----------------------------------------------------------------------------------------------------------------

    The estimated budget impact presented in Table 3 is defined against 
the PB 2015 baseline costs for the TEACH Grant program, and the actual 
volume of TEACH Grants in 2020 and beyond will vary. The budget impact 
estimate depends on the assumptions about the percent of TEACH Grant 
volume at programs that become ineligible and the share of that volume 
that is redistributed or reduced as shown in Table 3. Finally, absent 
evidence of different rates of loan conversion at programs that will be 
eligible or ineligible for TEACH Grants when the proposed regulations 
are in place, the Department did not assume a different loan conversion 
rate as TEACH Grants shifted to programs rated effective or higher. 
However, given that placement and retention rates are one element of 
the program evaluation system, the Department does hope that, as 
students shift to programs rated effective or better, more TEACH Grant 
recipients will fulfill their service obligation. If this is the case 
and their TEACH Grants do not convert to loans, the students who do not 
have to repay the converted loans will benefit and the expected cost 
reductions for the Federal government may be reduced or reversed 
because more of the TEACH Grants will remain grants and no payment will 
be made to the Federal government for these grants.
    In addition to the TEACH Grant provision, the proposed regulations 
include a provision that would make a program ineligible for title IV,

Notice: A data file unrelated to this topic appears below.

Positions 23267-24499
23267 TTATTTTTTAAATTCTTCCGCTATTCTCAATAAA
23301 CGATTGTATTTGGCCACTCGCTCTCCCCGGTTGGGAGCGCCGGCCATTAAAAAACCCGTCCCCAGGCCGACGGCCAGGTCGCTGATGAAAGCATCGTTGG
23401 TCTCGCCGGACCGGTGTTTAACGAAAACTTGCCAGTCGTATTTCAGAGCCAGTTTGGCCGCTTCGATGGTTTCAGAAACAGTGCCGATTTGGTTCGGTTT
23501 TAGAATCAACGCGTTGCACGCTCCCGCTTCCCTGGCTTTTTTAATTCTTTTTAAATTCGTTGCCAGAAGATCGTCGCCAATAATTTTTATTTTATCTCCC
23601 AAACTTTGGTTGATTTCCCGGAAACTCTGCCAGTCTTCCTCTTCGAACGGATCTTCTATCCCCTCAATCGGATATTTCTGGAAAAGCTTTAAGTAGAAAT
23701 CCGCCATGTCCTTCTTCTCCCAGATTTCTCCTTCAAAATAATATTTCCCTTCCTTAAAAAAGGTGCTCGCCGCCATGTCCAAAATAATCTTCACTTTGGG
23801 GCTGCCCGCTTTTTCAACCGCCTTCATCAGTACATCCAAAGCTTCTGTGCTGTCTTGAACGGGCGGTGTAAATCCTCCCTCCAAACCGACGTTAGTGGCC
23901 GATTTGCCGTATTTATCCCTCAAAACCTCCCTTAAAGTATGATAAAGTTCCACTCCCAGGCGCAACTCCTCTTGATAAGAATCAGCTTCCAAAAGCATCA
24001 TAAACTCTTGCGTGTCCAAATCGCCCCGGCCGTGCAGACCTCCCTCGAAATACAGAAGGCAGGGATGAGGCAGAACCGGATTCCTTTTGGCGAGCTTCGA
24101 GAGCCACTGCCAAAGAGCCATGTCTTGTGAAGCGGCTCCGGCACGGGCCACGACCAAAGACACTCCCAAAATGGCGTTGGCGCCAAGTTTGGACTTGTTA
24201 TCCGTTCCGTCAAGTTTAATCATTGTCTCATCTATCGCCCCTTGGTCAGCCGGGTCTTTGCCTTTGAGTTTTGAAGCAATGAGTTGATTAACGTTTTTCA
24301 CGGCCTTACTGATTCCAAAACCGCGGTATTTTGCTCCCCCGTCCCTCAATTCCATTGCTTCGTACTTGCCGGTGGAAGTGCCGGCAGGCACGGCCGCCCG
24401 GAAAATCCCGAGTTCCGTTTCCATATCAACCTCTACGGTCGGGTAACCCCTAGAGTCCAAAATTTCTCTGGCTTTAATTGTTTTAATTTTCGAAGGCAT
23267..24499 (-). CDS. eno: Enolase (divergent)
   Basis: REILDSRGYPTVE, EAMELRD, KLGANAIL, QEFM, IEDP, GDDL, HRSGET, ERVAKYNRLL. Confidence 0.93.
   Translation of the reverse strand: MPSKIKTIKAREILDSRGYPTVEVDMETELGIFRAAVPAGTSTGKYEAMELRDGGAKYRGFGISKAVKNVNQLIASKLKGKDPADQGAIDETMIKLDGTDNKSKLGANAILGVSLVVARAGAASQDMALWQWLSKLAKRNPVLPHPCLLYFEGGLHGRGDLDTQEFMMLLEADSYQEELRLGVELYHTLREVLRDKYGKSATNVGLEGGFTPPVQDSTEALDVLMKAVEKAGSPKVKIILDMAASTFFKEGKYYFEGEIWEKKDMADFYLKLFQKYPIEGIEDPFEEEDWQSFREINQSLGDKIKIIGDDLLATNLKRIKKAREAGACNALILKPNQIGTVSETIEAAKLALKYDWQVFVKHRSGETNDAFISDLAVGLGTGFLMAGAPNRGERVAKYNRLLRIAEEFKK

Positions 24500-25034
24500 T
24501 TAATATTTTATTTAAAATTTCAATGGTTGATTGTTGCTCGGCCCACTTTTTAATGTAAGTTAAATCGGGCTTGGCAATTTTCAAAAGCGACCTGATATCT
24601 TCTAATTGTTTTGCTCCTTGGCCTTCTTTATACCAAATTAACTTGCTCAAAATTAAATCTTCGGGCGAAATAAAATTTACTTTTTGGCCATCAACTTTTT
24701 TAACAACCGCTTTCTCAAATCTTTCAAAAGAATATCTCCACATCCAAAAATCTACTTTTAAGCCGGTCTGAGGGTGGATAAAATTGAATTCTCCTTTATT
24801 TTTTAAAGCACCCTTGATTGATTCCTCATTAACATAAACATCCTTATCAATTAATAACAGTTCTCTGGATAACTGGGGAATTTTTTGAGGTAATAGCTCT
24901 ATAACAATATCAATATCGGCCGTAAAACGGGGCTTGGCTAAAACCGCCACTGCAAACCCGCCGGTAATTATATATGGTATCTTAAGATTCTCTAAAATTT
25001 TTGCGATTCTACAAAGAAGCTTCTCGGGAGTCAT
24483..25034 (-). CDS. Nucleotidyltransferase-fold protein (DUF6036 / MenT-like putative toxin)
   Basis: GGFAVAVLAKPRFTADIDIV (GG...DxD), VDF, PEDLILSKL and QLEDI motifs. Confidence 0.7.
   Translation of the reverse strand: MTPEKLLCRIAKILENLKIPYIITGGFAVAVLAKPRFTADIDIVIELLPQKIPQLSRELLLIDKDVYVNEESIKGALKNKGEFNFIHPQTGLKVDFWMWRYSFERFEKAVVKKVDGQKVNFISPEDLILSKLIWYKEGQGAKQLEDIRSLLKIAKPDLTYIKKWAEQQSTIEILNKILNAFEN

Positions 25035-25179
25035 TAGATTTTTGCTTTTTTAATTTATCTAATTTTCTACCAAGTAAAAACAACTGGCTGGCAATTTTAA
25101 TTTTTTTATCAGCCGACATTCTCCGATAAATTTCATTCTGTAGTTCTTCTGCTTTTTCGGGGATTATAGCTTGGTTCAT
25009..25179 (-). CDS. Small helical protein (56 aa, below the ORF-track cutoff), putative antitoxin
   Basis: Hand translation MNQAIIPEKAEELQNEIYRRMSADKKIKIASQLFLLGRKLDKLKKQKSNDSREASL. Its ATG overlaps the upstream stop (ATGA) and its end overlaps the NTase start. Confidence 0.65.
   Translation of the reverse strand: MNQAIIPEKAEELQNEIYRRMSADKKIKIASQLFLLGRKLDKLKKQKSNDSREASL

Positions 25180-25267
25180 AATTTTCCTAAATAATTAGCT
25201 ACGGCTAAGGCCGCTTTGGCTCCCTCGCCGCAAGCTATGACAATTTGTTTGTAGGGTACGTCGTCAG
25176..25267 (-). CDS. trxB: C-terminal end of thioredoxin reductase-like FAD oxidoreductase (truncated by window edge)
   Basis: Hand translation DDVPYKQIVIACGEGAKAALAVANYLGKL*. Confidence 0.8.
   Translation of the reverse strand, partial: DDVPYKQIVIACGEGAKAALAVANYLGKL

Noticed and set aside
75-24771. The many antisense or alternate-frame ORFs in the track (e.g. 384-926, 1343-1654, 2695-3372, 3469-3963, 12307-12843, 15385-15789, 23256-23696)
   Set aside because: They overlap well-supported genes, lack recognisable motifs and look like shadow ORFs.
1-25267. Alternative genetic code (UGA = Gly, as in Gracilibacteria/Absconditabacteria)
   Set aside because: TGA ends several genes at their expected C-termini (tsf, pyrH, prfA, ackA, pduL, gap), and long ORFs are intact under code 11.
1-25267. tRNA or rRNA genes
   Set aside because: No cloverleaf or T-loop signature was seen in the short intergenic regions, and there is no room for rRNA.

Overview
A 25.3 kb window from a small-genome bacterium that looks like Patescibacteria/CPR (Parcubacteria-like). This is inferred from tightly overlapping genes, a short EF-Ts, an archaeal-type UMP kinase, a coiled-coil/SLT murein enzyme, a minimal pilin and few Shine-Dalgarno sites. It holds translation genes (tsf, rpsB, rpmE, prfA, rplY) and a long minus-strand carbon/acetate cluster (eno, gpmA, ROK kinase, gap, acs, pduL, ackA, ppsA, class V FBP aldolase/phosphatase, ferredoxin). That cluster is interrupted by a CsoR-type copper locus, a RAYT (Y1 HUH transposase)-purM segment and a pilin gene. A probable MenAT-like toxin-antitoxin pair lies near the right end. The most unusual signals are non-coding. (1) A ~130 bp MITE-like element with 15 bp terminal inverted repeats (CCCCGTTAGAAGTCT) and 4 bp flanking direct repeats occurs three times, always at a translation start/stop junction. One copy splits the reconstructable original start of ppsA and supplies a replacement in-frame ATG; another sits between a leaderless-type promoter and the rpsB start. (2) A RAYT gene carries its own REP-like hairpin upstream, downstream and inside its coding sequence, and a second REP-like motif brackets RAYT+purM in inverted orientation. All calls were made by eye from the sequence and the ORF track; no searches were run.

HEA funds if the program was found to be low-performing and subject to 
the withdrawal of the State's approval or termination of the State's 
financial support. The Department assumes this will happen rarely and 
that the title IV funds involved would be shifted to other programs. 
Therefore, there is no budget impact associated with this provision.
    The Department welcomes comments on the assumptions and estimates 
presented in this section and will consider any received in developing 
the final regulations.

VI. Accounting Statement

    As required by OMB Circular A-4 (available at www.whitehouse.gov/sites/default/files/omb/assets/omb/circulars/a004/a-4.pdf), in the 
following table we have prepared an accounting statement showing the 
classification of the expenditures associated with the provisions of 
these proposed regulations. This table provides our best estimate of 
the changes in annual monetized costs, benefits, and transfers as a 
result of the proposed regulations.

      Accounting Statement Classification of Estimated Expenditures
------------------------------------------------------------------------
 
------------------------------------------------------------------------
                Category                             Benefits
------------------------------------------------------------------------
Better and more publicly available
 information on the effectiveness of
 teacher preparation programs...........          Not Quantified
------------------------------------------------------------------------
Distribution of TEACH Grants to better
 performing programs....................          Not Quantified
------------------------------------------------------------------------
                Category                               Costs
------------------------------------------------------------------------
                                                7%              3%
------------------------------------------------------------------------
Institutional Report Card (set-up,            $3,557,591      $3,554,635
 annual reporting, posting on Web site).
State Report Card (Statutory                  $1,582,038      $1,569,326
 requirements: Annual reporting, posting
 on Web site; Regulatory requirements:
 Meaningful differentiation, consulting
 with stakeholders, aggregation of small
 programs, assurance of accreditation,
 other annual reporting costs)..........
Reporting Student Learning Outcomes          $18,718,081     $18,650,716